Published online by Cambridge University Press: 20 May 2016
We have studied the pattern of graptolite species turnover during the latest Ordovician mass extinction based on four continuous Ashgillian to earliest Llandovery sections together with data from more than 30 other published sections. The studied sections represent relatively shallow-water and deeper-water belts in the Yangtze Platform region. Using temporally scaled range data, species diversities and extinction and origination probabilities have been calculated using several analytical methods, including a capture-mark-recapture method. We test the statistical significance of these results and the apparent taxonomic selectivity of extinction and origination via Monte Carlo simulations and contingency analysis.
Graptolite species diversity within the Yangtze Platform rose steadily during the late Ashgill, until in the mid-late Paraorthograptus pacificus Chron, when rising extinction risk overtook origination. Diversity dropped to very low levels during the early Hirnantian when extinction probabilities attained significantly elevated rates for a period of 600–900 Ky. The period of high extinction risk was followed immediately by a short period of very high origination probability. A second, short period of high extinction risk occurred at the end of Hirnantian time. The Hirnantian extinction events marked a change from relatively low, steady origination and extinction probabilities to a prolonged period of elevated extinction risk and highly variable origination probability that extended well into the Rhuddanian. Extinction and origination was highly selective during the Hirnantian and favored both the survival and diversification of the Normalograptidae relative to the Dicranograptidae, Diplograptidae, and Orthograptidae.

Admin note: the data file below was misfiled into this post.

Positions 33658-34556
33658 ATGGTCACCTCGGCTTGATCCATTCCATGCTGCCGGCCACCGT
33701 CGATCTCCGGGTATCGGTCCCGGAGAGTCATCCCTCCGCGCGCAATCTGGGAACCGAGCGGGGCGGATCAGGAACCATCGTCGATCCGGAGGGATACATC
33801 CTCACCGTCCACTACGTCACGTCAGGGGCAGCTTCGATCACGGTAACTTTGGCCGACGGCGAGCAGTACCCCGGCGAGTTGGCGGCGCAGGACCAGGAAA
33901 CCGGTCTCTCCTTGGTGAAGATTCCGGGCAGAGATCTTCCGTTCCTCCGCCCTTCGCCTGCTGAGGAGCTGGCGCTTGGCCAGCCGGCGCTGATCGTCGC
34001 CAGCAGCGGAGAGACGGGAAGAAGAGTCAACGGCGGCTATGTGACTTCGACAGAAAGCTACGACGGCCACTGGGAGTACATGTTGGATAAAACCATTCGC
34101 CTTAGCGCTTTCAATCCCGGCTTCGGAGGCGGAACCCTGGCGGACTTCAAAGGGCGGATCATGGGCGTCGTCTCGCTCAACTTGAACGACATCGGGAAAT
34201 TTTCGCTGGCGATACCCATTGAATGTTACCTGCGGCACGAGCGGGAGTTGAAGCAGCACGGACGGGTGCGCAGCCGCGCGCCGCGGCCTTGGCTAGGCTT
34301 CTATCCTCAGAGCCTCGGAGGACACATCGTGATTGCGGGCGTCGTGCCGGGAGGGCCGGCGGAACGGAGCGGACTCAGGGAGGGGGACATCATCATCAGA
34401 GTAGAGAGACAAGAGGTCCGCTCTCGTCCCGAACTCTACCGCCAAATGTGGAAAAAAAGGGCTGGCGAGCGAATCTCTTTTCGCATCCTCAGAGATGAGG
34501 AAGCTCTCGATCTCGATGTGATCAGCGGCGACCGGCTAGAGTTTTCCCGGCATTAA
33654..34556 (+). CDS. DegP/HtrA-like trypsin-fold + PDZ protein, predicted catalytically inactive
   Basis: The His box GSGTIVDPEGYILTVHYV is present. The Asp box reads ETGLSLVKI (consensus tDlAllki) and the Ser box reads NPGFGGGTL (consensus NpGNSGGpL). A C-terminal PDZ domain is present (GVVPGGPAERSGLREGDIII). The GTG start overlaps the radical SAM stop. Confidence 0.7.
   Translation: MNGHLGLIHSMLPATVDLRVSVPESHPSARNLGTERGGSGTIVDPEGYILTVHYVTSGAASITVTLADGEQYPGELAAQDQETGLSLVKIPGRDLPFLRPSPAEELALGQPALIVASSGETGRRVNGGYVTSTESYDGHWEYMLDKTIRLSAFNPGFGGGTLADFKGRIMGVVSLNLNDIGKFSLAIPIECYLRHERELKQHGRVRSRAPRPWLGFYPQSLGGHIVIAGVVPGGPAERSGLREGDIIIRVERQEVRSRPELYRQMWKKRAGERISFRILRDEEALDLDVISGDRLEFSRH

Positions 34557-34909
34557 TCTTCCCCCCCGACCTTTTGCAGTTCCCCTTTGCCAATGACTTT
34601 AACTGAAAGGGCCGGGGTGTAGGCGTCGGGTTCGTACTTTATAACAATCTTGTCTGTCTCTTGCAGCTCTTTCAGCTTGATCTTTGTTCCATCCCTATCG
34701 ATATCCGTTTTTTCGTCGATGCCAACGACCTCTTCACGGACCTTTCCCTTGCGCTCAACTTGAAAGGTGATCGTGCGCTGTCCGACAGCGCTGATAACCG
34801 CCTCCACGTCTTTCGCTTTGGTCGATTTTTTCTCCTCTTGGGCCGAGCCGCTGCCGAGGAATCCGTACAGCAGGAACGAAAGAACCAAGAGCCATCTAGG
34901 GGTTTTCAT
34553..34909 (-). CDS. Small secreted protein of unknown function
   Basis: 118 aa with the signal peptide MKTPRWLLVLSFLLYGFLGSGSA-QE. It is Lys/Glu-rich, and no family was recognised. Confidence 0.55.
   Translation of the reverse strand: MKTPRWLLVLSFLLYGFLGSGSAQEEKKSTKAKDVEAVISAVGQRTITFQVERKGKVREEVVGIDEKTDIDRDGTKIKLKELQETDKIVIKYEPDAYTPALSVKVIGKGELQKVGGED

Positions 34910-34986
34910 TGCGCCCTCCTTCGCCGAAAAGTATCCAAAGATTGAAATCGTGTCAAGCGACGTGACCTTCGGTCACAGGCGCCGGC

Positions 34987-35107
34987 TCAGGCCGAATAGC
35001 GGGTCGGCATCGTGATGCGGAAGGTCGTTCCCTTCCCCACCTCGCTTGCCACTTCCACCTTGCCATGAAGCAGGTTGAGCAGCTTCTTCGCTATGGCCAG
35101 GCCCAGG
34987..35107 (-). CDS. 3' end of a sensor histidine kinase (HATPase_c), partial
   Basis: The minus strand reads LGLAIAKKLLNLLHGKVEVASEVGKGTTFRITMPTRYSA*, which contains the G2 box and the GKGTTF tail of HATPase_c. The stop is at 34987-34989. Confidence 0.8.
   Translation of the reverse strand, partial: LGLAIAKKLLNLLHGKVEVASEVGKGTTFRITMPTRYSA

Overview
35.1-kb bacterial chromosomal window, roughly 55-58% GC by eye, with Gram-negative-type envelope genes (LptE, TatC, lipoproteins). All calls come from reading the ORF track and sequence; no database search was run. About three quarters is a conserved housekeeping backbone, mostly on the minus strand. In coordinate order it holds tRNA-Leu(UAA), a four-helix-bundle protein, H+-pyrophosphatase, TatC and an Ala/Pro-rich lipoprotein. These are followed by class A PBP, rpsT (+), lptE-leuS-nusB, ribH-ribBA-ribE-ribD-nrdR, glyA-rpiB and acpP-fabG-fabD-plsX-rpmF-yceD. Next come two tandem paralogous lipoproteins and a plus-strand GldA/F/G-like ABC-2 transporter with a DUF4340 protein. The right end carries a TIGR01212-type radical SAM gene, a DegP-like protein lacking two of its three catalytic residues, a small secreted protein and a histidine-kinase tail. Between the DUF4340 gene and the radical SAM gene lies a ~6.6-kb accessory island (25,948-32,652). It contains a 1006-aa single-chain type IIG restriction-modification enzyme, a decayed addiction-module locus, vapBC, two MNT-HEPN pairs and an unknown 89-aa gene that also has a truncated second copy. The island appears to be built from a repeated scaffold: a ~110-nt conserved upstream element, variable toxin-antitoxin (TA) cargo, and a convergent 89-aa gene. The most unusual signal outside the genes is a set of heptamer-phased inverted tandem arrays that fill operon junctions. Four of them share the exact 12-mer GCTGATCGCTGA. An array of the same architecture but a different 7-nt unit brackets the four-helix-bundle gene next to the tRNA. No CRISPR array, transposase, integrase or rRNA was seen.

The main phase of extinction in the latest Rawtheyan and early Hirnantian was coincident with continental glaciation in the Southern Hemisphere. The resulting changes in ocean circulation and oxygenation appear to have almost completely eliminated the preferred habitat for most graptolite species. The Yangtze Platform region, however, may have served as a refugium for many taxa that disappeared earlier in other regions as well as a host site for the initiation of graptolite rediversification. Following the end of the glaciation, conditions favorable for graptolite proliferation were restored but graptolite communities remained unstable for much of the late Hirnantian and early Rhuddanian. Accordingly, the Hirnantian mass extinction appears to have fundamentally altered graptolite species dynamics as well as clade dominance patterns. A full understanding of the history of life requires an expanded, hierarchical theory of evolution that gives to mass extinctions (and other levels of selection) an appropriate role in determining clade and diversity histories.